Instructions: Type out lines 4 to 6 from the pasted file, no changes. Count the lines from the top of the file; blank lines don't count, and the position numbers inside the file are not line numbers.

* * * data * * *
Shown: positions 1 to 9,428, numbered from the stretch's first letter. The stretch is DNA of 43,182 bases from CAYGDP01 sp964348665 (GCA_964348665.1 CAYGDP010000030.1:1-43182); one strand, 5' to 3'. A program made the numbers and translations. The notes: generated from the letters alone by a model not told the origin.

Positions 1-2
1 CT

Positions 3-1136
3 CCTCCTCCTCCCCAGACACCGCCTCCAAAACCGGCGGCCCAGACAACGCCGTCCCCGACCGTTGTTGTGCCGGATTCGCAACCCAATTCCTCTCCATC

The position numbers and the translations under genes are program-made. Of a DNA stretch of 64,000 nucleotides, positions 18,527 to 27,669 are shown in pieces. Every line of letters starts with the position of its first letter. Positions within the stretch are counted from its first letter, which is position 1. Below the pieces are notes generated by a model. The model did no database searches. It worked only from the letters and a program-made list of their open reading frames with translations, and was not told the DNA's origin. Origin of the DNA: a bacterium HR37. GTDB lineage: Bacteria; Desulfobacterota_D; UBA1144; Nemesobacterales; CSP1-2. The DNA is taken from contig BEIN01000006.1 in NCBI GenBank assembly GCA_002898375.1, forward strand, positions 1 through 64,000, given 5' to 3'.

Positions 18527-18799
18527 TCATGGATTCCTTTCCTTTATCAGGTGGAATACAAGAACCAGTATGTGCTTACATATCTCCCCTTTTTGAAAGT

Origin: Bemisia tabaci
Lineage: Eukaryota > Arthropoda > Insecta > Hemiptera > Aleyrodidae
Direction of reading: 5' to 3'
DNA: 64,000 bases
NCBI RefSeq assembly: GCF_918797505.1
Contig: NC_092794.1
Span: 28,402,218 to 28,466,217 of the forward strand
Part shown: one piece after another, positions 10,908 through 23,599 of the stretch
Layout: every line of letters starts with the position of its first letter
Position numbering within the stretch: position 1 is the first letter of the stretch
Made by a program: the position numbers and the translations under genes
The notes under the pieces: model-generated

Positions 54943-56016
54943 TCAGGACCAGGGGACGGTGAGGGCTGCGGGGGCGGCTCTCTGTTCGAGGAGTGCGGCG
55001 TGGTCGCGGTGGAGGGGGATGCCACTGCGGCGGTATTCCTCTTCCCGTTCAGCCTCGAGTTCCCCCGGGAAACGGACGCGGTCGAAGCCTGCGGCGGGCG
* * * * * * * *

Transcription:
Positions 3-1136
3 CCTCCTCCTCCCCAGACACCGCCTCCAAAACCGGCGGCCCAGACAACGCCGTCCCCGACCGTTGTTGTGCCGGATTCGCAACCCAATTCCTCTCCATC

The position numbers and the translations under genes are program-made. Of a DNA stretch of 64,000 nucleotides, positions 18,527 to 27,669 are shown in pieces. Every line of letters starts with the position of its first letter. Positions within the stretch are counted from its first letter, which is position 1. Below the pieces are notes generated by a model. The model did no database searches. It worked only from the letters and a program-made list of their open reading frames with translations, and was not told the DNA's origin. Origin of the DNA: a bacterium HR37. GTDB lineage: Bacteria; Desulfobacterota_D; UBA1144; Nemesobacterales; CSP1-2. The DNA is taken from contig BEIN01000006.1 in NCBI GenBank assembly GCA_002898375.1, forward strand, positions 1 through 64,000, given 5' to 3'.